Some payment reform initiatives have focused on adapting the current fee-for-service structure to allow billing and reimbursement of services that are key to the integrated model of care. In particular, the Centers for Medicare & Medicaid Services (CMS) has recently made several changes to Medicare, noted in a summary of the CMS Final Rule for 2017 Medicare Payments for Integrated Behavioral Health Services (PDF - 154.85 KB) and a related CMS press release.
Despite these improvements, the fee-for-service reimbursement model does not fully address fragmentation and may perpetuate policies that often separate payment of services into two categories: physical and mental. This separate payment structure often forces clinicians to work within their professional silos to receive payment.8 Our health care system needs payment structures that bridge fragmentation in care.
Alternative payment models (APMs) supplement or replace the traditional fee-for-service payment model to focus more on outcomes and quality, and less on the volume of services provided.10 A variety of APMs have been proposed, including global payments, bundled payments, and pay for performance. It is important to understand how various APMs may influence delivery of integrated services11; several informative articles address this topic.10, 12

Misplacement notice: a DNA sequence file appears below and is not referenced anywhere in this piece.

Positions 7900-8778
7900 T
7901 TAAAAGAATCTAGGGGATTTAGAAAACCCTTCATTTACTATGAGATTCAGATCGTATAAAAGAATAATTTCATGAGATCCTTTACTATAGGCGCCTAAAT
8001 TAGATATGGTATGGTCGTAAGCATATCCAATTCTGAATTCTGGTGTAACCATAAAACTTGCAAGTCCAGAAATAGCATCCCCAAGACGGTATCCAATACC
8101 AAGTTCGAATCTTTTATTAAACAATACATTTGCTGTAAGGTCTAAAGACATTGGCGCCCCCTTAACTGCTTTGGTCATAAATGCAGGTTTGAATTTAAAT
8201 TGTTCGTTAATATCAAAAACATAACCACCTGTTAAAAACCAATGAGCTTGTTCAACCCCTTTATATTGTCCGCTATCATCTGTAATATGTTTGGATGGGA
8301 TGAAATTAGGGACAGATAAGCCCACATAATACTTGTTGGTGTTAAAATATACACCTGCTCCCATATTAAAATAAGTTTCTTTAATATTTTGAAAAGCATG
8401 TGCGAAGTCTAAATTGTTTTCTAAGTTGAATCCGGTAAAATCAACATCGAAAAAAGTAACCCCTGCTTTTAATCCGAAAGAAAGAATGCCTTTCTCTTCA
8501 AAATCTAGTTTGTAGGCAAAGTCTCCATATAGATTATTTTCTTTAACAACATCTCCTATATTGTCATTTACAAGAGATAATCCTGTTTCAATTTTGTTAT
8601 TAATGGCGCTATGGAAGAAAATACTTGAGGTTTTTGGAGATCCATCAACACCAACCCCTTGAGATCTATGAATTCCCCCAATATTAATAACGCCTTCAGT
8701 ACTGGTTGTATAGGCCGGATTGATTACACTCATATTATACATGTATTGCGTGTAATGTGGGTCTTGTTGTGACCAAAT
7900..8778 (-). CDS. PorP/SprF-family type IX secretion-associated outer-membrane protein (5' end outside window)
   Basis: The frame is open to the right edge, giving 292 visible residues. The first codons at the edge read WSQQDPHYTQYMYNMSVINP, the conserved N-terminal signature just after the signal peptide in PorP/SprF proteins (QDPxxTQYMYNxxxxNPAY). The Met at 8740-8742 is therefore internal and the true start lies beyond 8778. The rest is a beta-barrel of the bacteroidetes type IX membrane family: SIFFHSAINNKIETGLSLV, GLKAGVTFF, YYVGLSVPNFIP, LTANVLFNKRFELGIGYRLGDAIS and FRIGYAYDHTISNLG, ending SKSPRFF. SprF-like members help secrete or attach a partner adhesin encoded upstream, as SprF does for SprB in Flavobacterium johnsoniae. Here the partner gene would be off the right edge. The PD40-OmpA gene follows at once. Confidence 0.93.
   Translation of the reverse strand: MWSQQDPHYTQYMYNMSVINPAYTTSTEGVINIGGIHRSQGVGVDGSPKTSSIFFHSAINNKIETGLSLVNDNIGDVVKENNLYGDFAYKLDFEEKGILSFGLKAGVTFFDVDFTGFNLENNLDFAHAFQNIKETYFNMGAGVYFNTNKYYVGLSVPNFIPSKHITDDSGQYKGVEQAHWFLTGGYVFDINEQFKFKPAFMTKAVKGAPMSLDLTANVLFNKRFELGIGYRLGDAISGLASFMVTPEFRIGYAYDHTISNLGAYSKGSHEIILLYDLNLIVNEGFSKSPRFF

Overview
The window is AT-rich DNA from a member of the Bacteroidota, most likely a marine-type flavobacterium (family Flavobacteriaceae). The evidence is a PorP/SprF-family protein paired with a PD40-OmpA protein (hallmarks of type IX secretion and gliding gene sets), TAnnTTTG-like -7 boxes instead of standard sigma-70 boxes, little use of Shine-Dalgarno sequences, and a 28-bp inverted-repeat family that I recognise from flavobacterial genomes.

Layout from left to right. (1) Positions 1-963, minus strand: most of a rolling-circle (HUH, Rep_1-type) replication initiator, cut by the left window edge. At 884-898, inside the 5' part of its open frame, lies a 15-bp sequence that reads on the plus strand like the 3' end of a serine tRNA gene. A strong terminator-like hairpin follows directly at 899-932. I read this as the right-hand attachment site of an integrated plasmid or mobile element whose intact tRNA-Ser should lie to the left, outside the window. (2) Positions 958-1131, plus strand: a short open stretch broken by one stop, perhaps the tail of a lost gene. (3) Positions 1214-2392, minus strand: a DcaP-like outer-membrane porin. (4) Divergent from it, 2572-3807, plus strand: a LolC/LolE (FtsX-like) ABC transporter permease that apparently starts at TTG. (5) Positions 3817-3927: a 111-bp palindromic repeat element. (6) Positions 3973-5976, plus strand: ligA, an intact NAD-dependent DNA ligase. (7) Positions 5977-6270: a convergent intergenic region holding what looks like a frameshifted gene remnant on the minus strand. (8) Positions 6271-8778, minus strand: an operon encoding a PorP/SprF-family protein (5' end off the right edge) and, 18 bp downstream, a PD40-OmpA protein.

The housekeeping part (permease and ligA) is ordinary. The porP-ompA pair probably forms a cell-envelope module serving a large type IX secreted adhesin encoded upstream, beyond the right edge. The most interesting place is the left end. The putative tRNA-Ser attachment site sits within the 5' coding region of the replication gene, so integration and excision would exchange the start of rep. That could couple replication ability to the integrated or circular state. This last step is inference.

The Patient Protection and Affordable Care Act placed greater emphasis on primary care, behavioral health, and payment reform. This change in focus was supported by strong data showing that the failure to provide whole-person care to patients with comorbid behavioral health and medical conditions has been a major driver of increasing health care costs. There is growing recognition that integrating behavioral health in primary care leads to better care and improved outcomes. Whatever happens in future health care redesign efforts, integrating behavioral health and primary care can help improve quality and reduce growth in costs.